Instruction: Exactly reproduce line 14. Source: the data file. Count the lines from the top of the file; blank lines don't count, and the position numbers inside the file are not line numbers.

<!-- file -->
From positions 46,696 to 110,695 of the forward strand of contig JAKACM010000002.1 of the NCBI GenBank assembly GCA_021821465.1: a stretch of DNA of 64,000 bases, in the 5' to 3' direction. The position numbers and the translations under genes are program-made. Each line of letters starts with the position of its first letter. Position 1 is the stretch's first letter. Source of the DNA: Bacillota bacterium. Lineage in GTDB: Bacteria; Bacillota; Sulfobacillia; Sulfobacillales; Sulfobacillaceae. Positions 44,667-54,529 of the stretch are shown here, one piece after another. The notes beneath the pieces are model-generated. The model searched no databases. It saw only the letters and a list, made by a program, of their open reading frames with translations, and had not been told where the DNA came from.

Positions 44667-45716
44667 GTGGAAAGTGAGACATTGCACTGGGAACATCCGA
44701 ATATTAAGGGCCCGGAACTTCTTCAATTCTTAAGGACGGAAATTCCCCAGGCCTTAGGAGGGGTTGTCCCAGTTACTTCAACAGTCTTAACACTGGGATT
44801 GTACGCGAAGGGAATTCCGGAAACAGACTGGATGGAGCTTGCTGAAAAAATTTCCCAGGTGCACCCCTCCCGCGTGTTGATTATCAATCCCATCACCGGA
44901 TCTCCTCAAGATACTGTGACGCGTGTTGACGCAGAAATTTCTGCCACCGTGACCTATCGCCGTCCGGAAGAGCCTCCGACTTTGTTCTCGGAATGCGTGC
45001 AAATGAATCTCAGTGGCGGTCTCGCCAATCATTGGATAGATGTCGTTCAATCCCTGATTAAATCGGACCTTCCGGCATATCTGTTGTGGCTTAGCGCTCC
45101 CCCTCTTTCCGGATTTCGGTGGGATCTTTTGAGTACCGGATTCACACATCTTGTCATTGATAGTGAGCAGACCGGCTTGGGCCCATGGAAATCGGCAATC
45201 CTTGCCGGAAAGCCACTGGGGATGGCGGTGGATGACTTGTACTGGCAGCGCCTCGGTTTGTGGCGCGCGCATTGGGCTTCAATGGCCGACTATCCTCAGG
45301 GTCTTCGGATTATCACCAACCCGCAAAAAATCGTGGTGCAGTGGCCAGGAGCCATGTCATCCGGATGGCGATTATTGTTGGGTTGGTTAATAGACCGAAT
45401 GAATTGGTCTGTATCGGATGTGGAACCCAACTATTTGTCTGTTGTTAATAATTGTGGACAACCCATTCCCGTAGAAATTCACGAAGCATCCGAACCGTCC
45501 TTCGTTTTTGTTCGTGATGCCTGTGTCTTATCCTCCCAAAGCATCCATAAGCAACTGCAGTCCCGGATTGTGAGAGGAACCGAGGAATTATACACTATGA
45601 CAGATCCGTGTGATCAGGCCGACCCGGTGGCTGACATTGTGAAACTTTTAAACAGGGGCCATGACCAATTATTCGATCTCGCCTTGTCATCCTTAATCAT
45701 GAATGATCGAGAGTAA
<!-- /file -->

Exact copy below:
45701 GAATGATCGAGAGTAA